Californians have long been upset to find fewer tax dollars enter their state than leave. It was once a big part of recalling their Governor and installing a Governator. Funding the great and failing center of our country, all while being told you are too "crunchy" and "granola" apparently gets tiresome! Citizens of the Bear Republic are now cleared to seek signatures supporting an amendment to the state constitution. The amendment would remove text both declaring California inseparable from the Union, and respecting the U.S. Constitution as the "supreme law of the land."
600,000 signatures and it goes to a public vote. California knows how to party.
More from the LA Times:
Supporters of the campaign for California to secede from the United States can now begin collecting the hundreds of thousands of signatures they need to get a proposed "Calexit" initiative on the ballot.
California Secretary of State Alex Padilla cleared the proposed initiative to begin collecting signatures on Thursday.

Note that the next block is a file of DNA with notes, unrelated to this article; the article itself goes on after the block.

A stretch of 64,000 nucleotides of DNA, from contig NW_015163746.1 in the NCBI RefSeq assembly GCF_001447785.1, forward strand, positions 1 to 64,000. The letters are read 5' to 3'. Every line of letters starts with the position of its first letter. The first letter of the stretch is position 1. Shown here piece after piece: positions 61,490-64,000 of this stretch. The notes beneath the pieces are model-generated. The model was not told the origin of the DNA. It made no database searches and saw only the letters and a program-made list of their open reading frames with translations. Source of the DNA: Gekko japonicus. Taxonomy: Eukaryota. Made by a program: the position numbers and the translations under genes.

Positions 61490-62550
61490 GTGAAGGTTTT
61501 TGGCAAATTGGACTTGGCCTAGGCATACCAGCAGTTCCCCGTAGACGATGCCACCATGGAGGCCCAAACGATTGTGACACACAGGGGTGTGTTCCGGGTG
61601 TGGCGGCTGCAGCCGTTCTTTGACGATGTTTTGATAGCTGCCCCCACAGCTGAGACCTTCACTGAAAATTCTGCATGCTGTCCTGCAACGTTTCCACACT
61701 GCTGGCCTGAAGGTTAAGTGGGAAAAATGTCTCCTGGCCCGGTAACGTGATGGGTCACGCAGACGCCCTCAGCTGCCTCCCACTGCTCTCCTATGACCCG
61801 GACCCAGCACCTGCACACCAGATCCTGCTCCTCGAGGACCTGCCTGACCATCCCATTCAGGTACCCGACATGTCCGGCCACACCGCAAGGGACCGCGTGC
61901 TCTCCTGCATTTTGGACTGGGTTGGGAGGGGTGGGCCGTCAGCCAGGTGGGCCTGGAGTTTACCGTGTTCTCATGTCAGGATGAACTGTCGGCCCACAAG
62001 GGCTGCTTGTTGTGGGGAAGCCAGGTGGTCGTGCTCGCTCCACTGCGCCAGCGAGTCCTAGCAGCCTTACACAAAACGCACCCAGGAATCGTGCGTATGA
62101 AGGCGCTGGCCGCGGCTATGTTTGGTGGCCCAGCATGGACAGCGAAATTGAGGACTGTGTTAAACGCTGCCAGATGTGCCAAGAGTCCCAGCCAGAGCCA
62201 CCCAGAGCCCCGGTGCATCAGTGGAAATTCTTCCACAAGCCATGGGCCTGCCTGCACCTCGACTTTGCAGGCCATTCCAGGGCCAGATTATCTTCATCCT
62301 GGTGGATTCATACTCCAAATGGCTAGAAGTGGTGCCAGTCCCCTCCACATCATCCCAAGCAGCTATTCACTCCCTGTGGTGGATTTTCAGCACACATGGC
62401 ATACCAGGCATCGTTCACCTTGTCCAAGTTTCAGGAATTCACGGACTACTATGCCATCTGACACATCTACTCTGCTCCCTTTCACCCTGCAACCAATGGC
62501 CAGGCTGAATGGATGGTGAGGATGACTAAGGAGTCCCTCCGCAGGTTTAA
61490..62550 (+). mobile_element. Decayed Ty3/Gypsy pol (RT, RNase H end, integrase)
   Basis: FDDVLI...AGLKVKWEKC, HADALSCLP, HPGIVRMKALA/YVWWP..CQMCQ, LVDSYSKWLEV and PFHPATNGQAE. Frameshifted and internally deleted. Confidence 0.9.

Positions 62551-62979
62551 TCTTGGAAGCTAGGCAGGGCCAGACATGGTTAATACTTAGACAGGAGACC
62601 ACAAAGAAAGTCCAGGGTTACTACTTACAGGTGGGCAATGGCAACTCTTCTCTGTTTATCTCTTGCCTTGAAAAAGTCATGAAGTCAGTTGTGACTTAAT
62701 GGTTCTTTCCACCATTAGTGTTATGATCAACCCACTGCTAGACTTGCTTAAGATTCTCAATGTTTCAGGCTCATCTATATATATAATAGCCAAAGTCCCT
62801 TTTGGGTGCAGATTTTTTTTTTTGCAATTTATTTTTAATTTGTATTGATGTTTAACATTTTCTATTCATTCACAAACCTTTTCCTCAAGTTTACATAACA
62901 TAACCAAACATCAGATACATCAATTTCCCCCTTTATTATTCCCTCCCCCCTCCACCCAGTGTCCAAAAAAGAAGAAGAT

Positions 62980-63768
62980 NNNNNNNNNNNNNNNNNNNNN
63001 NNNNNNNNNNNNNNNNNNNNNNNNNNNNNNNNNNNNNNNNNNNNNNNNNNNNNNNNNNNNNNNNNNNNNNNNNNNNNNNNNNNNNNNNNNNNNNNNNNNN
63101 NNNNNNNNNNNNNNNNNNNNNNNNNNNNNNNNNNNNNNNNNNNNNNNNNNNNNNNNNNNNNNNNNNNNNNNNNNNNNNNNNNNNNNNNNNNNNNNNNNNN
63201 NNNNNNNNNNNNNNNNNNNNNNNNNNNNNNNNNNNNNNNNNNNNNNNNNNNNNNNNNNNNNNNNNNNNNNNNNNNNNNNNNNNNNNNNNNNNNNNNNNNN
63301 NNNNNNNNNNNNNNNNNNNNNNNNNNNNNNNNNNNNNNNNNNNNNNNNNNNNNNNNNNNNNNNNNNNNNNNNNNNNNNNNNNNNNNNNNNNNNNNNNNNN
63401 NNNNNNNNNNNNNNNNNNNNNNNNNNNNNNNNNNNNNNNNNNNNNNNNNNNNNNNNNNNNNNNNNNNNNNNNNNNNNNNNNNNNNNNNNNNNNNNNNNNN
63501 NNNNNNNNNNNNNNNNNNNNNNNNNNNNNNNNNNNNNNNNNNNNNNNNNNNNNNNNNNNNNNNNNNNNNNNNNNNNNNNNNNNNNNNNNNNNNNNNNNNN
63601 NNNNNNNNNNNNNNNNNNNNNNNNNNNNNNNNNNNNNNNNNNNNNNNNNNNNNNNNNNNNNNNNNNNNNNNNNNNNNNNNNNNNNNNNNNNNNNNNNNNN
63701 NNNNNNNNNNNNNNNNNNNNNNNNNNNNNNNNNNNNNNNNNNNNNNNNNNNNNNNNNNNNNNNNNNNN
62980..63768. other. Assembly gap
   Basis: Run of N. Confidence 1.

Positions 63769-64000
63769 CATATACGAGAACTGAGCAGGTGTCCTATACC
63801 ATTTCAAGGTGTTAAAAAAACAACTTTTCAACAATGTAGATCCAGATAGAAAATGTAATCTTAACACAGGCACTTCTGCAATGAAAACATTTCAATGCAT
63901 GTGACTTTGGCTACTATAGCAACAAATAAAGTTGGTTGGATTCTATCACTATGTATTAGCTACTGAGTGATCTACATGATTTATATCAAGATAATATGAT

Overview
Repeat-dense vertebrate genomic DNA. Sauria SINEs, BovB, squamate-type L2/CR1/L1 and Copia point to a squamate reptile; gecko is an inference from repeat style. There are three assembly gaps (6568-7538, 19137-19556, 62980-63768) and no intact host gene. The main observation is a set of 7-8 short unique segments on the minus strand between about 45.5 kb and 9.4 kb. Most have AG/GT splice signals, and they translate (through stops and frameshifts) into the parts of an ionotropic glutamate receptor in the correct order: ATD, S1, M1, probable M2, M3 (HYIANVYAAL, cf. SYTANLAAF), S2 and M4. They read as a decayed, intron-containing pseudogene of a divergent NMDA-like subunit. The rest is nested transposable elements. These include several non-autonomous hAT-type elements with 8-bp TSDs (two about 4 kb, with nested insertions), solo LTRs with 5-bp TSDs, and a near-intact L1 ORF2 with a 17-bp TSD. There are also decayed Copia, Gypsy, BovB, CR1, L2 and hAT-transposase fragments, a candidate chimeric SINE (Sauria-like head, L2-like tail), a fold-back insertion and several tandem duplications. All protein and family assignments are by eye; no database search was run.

If the measure gets on the ballot and gains approval by a majority of voters, it would repeal clauses in the California Constitution stating that the state is an "inseparable part of the United States" and that the U.S. Constitution is the "supreme law of the land," according to the title and summary prepared by the state attorney general's office.
The measure would place another question on the ballot in 2019, asking whether California should become a separate country. If at least half of registered voters participate in that vote, with at least 55% of those voting to approve, the results would be treated as California's declaration of independence.
The current measure's fiscal effect is "dependent on various factors," writes the state's nonpartisan legislative analyst, and if it succeeds would result in "major, but unknown budgetary impacts."
The proposal's backers, known as Yes California, have argued that the state is culturally out of step with the rest of the U.S. and that California pays more money to the federal government than it receives in spending. The election of President Trump has only strengthened their argument, they say.
"California loses [by] being a part of America culturally and financially," said Marcus Ruiz Evans, one of the group's founders. "It could be a nation all its own, everybody knows that. The only question is if they want to break off."